It wasn't Granger the Crups bit. It was Draco.
"Look – I'm bleeding!" He inspected his ankle as soon as they had escaped the barking, snapping mess of beasts greeting them at the front of the shop. Once Draco slammed the door, the back room was blessedly free from Crups.
"Here, let me fix it." Hermione pulled her wand out, and suddenly the stinging pain disappeared. Left was only a faint scar, shrinking into nothing before his eyes. She was irritatingly good at a lot of things.
"Thanks," Draco muttered.
"We couldn't have you bleeding to death now, could we?" She looked around the bright but small room Hennessy had agreed to let to them (paid for by Draco, naturally). "It's not so bad. A bit cramped, perhaps," she said as she proceeded to unload dozens of heavy-duty reference books from her deceptively small handbag.
"It will be, if you insist on bringing half the Hogwarts library with you. What do you think we're going to do, reference the Time-Turners to death?"
"It never hurts being prepared." Granger also pulled out a portable stove and a kettle from her bag, and proceeded to set them up as if she wasn't doing anything out of the ordinary.
"I didn't realise you were moving in." Draco gave up on the desk – Granger wasn't going to budge, so he pulled out a side table and set it up opposite her so they nearly filled up the room. "Isn't this cosy," he said surlily, pulling put a quill, his inkwell from home and a few pieces of parchments, which was all he had brought with him.
"Look!" Granger pointed at a brown cloud, approaching the window at alarming speed. "The owls are coming!"
"... and Laurence Bagnold can't quite remember where he put it, but he'll have a proper look as soon as he clears out the shed. He lives in Coventry, too. What a loser."
"We don't all inherit a mansion to live in, you know." Hermione scribbled furiously – Draco suspected she added some of his comments, but wasn't sure which.
"Which is why Apparition or Floo offers the witch or wizard of modest means the opportunity to live in any location of their choice, making Bagnold even more of an idiot."
"Floo powder can add up, you know."
He could tell when she was joking now – sometimes he even played along. It relieved the tedium of reading letter after letter from people who struggled to grasp there was little point in writing one unless you had something to say that would interest the recipient.
"He could make himself 7,500 Galleons if he bothered his arse clearing out his shed this week rather than putting it off. I rest my case."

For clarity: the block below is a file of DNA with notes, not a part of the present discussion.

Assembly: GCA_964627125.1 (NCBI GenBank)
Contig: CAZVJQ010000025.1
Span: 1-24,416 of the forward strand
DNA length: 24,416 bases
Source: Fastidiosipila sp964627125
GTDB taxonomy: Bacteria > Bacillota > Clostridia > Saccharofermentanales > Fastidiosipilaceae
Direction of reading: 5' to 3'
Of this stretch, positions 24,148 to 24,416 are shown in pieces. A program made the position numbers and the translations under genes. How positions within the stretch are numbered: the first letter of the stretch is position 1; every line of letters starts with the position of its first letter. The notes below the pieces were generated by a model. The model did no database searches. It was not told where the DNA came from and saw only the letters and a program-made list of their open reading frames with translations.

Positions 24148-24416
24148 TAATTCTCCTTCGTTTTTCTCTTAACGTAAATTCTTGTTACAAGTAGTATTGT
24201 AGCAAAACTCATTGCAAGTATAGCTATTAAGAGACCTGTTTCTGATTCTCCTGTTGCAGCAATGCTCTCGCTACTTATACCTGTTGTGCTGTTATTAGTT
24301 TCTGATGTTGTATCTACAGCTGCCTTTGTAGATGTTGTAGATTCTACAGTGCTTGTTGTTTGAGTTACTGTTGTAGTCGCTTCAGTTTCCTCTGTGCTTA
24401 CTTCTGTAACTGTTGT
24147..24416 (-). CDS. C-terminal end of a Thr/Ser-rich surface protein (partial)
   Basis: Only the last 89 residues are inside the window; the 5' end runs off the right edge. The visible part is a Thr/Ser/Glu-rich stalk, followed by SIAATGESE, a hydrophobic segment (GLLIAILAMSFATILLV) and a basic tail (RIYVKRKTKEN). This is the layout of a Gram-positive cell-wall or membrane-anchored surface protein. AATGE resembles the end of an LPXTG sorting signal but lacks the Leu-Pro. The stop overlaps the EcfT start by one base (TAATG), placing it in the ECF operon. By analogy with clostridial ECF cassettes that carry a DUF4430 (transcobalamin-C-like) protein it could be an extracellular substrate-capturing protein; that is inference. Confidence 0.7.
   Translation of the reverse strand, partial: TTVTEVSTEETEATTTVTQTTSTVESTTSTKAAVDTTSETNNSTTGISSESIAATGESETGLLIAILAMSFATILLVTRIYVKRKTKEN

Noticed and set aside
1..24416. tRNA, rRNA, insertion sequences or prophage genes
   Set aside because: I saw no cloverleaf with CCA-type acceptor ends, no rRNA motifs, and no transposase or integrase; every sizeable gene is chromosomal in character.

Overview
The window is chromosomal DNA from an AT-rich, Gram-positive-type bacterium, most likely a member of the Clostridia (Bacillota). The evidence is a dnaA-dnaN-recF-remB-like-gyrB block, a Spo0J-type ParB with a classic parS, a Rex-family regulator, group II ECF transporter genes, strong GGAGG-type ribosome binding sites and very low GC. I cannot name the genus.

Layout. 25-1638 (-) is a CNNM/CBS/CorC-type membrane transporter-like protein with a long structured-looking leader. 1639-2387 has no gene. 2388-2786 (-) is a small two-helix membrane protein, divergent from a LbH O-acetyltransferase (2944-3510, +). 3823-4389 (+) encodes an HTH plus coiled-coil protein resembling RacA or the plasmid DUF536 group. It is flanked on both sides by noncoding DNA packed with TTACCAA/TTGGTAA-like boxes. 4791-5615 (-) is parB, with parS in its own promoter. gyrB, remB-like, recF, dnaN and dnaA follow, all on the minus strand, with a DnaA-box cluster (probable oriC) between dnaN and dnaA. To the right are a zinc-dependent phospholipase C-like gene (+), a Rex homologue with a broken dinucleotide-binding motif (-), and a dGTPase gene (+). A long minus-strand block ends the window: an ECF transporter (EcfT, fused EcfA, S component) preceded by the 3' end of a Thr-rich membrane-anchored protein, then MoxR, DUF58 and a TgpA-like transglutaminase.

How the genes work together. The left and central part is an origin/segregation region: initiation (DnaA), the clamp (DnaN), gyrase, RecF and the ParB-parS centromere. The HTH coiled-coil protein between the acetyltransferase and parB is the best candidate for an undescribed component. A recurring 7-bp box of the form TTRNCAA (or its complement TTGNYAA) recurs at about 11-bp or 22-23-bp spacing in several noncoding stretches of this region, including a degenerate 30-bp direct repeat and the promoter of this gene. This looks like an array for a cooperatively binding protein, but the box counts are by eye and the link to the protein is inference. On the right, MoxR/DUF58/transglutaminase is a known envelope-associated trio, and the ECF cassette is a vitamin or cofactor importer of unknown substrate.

"And he's sure it's in the shed?"
"As much as someone who couldn't find their own backside with both hands can be sure of anything, yes."
"Brace yourself then, Draco Malfoy – you may be going to Coventry."
"... and Loretta Scrivenshaft will send hers tomorrow. That's it." Hermione tapped her wand, and a number appeared at the bottom of each column of her list.
Draco leaned over the table to read the totals. "Received: Thirteen, In transit: Eighty-two." He couldn't help the smile spreading over his face. "Turned down: two – Ogden and who else? No reply: twenty-eight." Thirty should be manageable. How hard could it be? He was a Malfoy and she was Hermione Granger – the average wizard wouldn't stand a chance.
"Ron's Auntie Muriel wrote to tell us that we have more money than sense and that she'll be keeping her great-nephews' 'trinket'. We'll send Ginny out to talk to her. Out of the others, we should be able to talk some of them around. Let's have a look." She replicated the list, removing all names except the no-replies.
Granger ploughed her way through the list. "Septima Vector – no problem there, I'll Apparate to Hogwarts tomorrow, and talk to Minerva at the same time about that letter. Dedalus Diggle – I think you'd better leave him to me. Pansy Parkinson is all yours, though."
Draco sucked in some air between his teeth. He had forgotten about her. "That might be difficult. Apparently Pansy thinks the Time-Turner is the best thing since juiced leeches. She's unlikely to just hand it over because I ask."
"But surely she'll give it to you, if you explain that time might collapse if two of them are ever used at the same time?" Granger looked puzzled, and Draco sighed.
"It's not that she won't believe me. She'll probably just say 'fine', and demand that we destroy all the others so she can keep using hers." Pansy was eminently practical, you had to give her that.
"But that's not safe, either!"
"I know, I know, but Pansy won't care. I suggest we leave her until last, and focus on the easier ones.”
"All right. Joey Jenkins – can you talk to him? Don't you own the Falmouth Falcons, or did I get that wrong?" Trust Granger not to know her Quidditch.
"Must I?" To call Jenkins a promising Quidditch player was like accusing Weasley of having brains.
"Excellent." She made another tick on her list, and Draco groaned.
"And it was looking so well for next season! I'll probably have to take him on, he's the worst Beater since Eamon Donnelly was sent off drunk in 2010." Jenkins would stand out like a pus-filled pimple in his carefully composed team.